Gregory Sica
Wednesday November 5th, 2008

Twelve matches without a victory is a tough spell for any team. But for Argentine powerhouse River Plate, one of the world's most storied and successful clubs, it's nothing less than a catastrophe.

Los Millonarios find themselves at the bottom of the 20-team Argentine First Division with just one victory. On top of that, they're on the verge of elimination from the Copa Sudamericana, making it the worst campaign the club has experienced in its 107 years of existence.

Team morale is awful, and to make matters worse, coach Diego Simeone, who only five months ago guided River Plate to the Clausura Championship, affirmed that he will abandon his post if his team fails to advance to the semifinals of the Copa Sudamericana after the return leg of its clash with Chivas de Guadalajara in Mexico on Thursday (River is down 2-1 after the first-leg result in Buenos Aires).

"We can't find many explanations; there are lots of reasons behind it but no single one," River star striker Radamel Falcao García told me from his hotel room in Guadalajara on Tuesday night. "We haven't done things well, and we know this. But we are working hard to get things together again."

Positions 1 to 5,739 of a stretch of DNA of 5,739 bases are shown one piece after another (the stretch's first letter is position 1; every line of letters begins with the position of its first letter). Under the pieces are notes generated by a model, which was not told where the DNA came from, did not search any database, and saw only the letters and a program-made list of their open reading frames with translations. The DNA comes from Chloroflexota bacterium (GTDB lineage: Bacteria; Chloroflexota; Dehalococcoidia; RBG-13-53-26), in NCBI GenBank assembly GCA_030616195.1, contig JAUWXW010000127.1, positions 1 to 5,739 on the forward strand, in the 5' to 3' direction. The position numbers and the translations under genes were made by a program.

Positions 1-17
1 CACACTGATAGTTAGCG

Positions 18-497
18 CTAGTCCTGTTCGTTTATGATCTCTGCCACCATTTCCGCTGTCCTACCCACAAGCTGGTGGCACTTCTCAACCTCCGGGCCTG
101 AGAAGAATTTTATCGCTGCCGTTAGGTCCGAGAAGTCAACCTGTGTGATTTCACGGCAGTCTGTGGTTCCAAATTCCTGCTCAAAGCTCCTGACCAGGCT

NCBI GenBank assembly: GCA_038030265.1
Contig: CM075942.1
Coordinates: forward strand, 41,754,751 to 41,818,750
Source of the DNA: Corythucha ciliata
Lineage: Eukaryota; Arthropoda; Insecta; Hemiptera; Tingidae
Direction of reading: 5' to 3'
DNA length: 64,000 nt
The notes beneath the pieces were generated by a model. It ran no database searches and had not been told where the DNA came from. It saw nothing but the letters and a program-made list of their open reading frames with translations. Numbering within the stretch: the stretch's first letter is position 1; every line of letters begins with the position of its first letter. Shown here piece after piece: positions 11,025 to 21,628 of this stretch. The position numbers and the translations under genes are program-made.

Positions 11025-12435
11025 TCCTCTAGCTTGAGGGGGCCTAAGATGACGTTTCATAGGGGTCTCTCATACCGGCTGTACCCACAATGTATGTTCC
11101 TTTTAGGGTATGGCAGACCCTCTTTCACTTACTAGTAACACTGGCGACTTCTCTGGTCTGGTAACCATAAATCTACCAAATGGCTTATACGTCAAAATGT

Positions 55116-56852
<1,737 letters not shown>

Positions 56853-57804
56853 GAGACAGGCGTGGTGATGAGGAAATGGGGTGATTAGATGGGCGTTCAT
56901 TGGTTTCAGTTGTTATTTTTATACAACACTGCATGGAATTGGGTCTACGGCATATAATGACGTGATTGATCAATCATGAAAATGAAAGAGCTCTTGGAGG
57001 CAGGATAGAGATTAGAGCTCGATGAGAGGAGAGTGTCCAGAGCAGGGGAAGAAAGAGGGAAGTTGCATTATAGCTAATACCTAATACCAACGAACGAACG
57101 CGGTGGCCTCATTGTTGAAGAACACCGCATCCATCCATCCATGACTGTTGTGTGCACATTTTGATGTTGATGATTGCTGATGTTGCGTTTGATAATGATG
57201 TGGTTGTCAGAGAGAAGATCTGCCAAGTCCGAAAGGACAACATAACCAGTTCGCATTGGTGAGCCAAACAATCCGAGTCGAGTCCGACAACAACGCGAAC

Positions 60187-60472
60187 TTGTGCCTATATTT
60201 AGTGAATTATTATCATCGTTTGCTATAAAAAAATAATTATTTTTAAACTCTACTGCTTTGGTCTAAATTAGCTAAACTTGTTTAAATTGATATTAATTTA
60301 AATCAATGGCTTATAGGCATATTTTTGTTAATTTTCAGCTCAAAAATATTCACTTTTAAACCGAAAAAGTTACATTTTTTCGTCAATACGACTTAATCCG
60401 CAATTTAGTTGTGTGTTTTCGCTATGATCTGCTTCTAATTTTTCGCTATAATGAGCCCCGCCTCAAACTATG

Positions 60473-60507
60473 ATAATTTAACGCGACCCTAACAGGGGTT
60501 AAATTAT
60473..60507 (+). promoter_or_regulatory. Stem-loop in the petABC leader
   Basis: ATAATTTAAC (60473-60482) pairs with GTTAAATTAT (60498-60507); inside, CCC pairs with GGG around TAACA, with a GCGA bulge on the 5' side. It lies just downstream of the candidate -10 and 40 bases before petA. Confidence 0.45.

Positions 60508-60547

"We are very low on the table and it hurts, it affects our self pride," added the 22-year-old Colombian international. "But what motivates us is that we want to get out of the position where we find ourselves. River isn't used to being in such a bad situation; we haven't experienced anything quite like it before. And we want to get out as soon as possible."

River is in the middle of a massive crisis that seems to have no end. The club has struggled to find any kind of form this season, and to top things off, last month it fell to a frustrating home defeat to archrivals Boca Juniors in the Argentine Superclásico at its very own Estadio Monumental de Nuñez.

"It was a hard defeat to take," said Falcao, who despite his impressive scoring record against Boca, couldn't make an impact on the match. "Because Boca is a rival, we always want to beat and they are the main competition we have. It is the match we always want to win, and unfortunately we lost. And the players really felt the defeat,"